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How to contact and convince sponsors in the endurance sports sector



Out of own experience, I know that approaching sponsors can be a daunting and intimidating process. Especially when it comes to cold calling potential partners many race directors are not aware of how to get the attention of their prospects and choose to write emails instead. I won’t claim that no email has ever lead to a signed sponsorship deal, but it is not very likely to happen.

Sponsorship expert Chris Baylis, President and CEO of The Sponsorship Collective, once said: “I see people sending 600-word emails with a proposal attached. They hope the recipient will open, read, and respond by purchasing a pre-packaged sponsorship opportunity — it doesn’t work like that.” This quote perfectly summarizes the approach many people still follow. Pre-defined sponsorship categories with listed benefits that are sent simultaneously to all potential sponsors do not capture the spirit of the times. In fact, tailored offers that offer real added value in boosting either sales, image or market share are what sponsors are looking for.

But how do you receive the information you actually need from them and how do you get a foot in the door in the first place? The following guide will show you how to effectively contact and convince sponsors in 6 simple steps.

Step 1: Identify the decision maker

Sometimes you’re talking to the top guy the moment you walk through the doors of the business. Other times you have to get through several gatekeepers. When it comes to approaching major corporations, understanding a little about corporate structure is a big help.

Larger companies will tend to delegate sponsorship concerns to their marketing department rather than the higher-ups. You can save a lot of time and present a more professional appearance by developing your ability to quickly identify the right people to talk to in a given organization.

As a first step, it is important to research your potential sponsor online and try to get an office number or even a direct number to the person in charge of sponsorship. Sometimes it’s as easy as doing a little research on the company website. Other avenues include social media like e.g. LinkedIn.

Step 2: Make contact with the decision maker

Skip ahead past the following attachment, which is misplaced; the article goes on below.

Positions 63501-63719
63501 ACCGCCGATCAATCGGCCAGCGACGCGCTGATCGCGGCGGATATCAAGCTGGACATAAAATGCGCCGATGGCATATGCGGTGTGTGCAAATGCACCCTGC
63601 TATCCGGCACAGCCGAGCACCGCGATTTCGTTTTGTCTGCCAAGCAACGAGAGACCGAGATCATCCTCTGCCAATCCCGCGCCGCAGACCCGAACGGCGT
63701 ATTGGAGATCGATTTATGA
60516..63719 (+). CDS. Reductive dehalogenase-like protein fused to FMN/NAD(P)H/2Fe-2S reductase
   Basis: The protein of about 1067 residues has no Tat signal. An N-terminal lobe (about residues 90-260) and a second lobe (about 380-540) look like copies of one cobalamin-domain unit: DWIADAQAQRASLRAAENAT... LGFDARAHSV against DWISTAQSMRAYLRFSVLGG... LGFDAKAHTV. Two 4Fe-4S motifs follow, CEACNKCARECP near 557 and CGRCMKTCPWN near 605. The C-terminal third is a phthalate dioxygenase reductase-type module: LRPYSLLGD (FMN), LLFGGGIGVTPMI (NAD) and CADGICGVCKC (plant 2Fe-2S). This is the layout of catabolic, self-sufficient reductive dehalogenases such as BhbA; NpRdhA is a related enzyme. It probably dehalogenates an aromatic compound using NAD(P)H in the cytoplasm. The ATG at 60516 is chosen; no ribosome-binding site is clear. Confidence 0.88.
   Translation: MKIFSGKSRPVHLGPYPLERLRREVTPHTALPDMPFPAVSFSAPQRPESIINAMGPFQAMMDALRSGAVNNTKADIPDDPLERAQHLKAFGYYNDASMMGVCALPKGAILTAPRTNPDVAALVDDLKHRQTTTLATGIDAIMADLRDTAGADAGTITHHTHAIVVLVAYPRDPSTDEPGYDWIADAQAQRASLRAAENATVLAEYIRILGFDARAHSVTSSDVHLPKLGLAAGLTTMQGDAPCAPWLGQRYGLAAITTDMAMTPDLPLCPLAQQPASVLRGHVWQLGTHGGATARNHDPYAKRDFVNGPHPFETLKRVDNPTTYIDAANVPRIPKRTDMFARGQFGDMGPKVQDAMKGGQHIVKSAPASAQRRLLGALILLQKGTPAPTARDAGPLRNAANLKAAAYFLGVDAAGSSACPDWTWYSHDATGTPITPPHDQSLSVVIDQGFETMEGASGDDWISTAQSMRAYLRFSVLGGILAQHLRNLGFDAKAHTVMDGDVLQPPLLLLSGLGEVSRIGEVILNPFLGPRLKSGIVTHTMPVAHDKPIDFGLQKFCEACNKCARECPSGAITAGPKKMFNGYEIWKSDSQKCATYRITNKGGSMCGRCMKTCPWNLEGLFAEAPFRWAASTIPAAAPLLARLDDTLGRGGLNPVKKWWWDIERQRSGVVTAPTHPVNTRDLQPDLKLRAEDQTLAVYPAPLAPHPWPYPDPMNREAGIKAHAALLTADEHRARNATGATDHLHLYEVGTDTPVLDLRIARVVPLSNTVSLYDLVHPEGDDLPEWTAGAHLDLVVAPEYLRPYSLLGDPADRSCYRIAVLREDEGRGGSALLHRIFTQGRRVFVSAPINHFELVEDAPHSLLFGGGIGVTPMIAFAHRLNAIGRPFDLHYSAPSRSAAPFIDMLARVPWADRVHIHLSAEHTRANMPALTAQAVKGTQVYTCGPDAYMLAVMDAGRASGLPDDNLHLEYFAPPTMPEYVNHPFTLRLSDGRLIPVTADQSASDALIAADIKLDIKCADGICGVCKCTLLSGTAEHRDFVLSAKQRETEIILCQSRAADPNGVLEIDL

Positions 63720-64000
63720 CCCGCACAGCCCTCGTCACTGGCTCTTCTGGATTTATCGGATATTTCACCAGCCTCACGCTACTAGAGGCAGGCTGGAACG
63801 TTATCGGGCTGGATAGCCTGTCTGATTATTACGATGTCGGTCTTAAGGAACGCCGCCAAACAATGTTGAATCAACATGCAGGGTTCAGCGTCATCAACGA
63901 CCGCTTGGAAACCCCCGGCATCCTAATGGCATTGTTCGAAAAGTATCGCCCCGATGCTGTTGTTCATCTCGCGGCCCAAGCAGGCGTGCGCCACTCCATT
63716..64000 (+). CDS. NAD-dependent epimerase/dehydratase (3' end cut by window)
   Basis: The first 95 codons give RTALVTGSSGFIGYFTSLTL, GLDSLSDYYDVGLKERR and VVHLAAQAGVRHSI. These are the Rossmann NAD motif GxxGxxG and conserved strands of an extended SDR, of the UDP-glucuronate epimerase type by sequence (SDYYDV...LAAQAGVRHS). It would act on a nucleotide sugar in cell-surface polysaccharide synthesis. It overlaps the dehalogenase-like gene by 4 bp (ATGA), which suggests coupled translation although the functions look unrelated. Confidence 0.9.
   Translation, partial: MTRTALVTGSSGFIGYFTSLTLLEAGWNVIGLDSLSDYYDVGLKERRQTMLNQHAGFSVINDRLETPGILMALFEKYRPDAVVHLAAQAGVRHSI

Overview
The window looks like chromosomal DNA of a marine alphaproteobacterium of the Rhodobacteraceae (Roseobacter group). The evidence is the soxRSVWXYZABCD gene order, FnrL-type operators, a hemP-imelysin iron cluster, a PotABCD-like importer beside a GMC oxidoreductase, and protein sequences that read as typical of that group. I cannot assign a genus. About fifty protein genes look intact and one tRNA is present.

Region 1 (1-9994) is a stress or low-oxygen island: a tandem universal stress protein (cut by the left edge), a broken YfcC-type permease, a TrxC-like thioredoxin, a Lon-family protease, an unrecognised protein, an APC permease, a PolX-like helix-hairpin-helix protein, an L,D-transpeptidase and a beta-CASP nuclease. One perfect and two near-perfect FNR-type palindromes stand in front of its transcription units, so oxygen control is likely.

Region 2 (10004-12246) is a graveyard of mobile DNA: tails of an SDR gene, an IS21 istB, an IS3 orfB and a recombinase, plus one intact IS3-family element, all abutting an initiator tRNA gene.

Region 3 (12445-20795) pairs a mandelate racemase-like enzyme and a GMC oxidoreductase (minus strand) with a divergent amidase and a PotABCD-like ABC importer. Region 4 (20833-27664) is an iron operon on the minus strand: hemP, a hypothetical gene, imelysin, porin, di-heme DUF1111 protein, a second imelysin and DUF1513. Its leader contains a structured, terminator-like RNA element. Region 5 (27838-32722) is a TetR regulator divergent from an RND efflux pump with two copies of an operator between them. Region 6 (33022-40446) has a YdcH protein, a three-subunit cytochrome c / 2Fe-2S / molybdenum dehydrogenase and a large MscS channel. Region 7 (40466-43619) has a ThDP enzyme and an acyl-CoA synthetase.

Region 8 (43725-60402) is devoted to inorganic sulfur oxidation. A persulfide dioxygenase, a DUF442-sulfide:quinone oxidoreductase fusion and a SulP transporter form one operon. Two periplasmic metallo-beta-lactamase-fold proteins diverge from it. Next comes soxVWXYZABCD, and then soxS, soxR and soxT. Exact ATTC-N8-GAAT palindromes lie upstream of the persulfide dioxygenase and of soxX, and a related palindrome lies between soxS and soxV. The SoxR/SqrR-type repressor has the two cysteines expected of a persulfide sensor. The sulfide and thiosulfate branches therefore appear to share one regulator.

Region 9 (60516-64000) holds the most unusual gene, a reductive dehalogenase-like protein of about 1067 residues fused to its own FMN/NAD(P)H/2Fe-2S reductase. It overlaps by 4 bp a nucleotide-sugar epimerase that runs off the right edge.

After clearly determining the correct decision maker it is important to get in touch with him/her. If you have the opportunity to approach them in person at another event that they are sponsoring or present at you should go for it. Nothing tops direct contact with a short pitch about your event.

If you are not as lucky to get in direct contact with your respondent, it comes back to the good old cold call. But no worries, you will be well prepared this time if you follow this guide.

Even if you managed to figure out the decision maker’s direct dialing make sure to call the head office first. Yeah, you’ve read it right. This might sound strange but trust me with this one.

Calling the head office first will not just help you in confirming that you figured out the right contact person but will also give you an advantage as soon as you speak to that person. Referring to the name of the gatekeeper person will directly give you some trust as he knows that this person would not put somebody through who does not have an important concern.

Step 3: Meet, pitch and pay attention

Now that you have a foot in the door with the right person it’s time to move things forward. Still, when it comes to the first contact, your goal is not to directly seal the deal but simply to get a meeting. As mentioned before, personal contact is the best way to convince your sponsors and get things moving.

It’d be great if every first meeting ended with a handshake and a declaration of ‘deal!’ I’m not saying this never happens but if it doesn’t, don’t be disheartened. Instead, use it to your advantage. You should consider each meeting as more than just a chance to pitch your event’s potential, but also as a chance to learn more about the prospect and their objectives. This will help you tailor your offer more and more to what appeals to this individual sponsor.

Step 4: Keep it concise

Einstein once said, ‘if you can’t explain it simply, you don’t understand it well enough’. We advise sticking to this rule when it comes to each selling point you wish to use to win your prospective sponsor over. You want to be able to paint a vivid picture for them in as few words as possible. The more concise it is, the more your prospect will be able to engage with your presentation and feel confident that you know what you are talking about.

Step 5: Hit ‘em with the facts

When words fail you, bring out the data. You’ll want to be able to back up your claims about the potential benefits of sponsoring your event with proven numbers. At the same time, it’s important not to overload on metrics. Keep it relevant and customize your presentation based on what you know about the prospect.

Step 6: Professional follow up

Unless they’re the head of a department dedicated to arranging sponsorship deals, decision makers will certainly have many things on their mind other than their most recent sponsorship proposal. Just because you haven’t heard back, it doesn’t mean you’re out of the race. Your follow-up approach should be respectful but unapologetic. It’s also a good idea to have additional prospective material to send on to help flesh out each point of contact and remind the decision maker of the unique selling points of your proposal.

You will find further valuable tips in our eBook on “How to find, contact and keep sponsors in the endurance sector” Download your free copy now!

Lennart Hohneck

Digital Marketing
Fanomena GmbH

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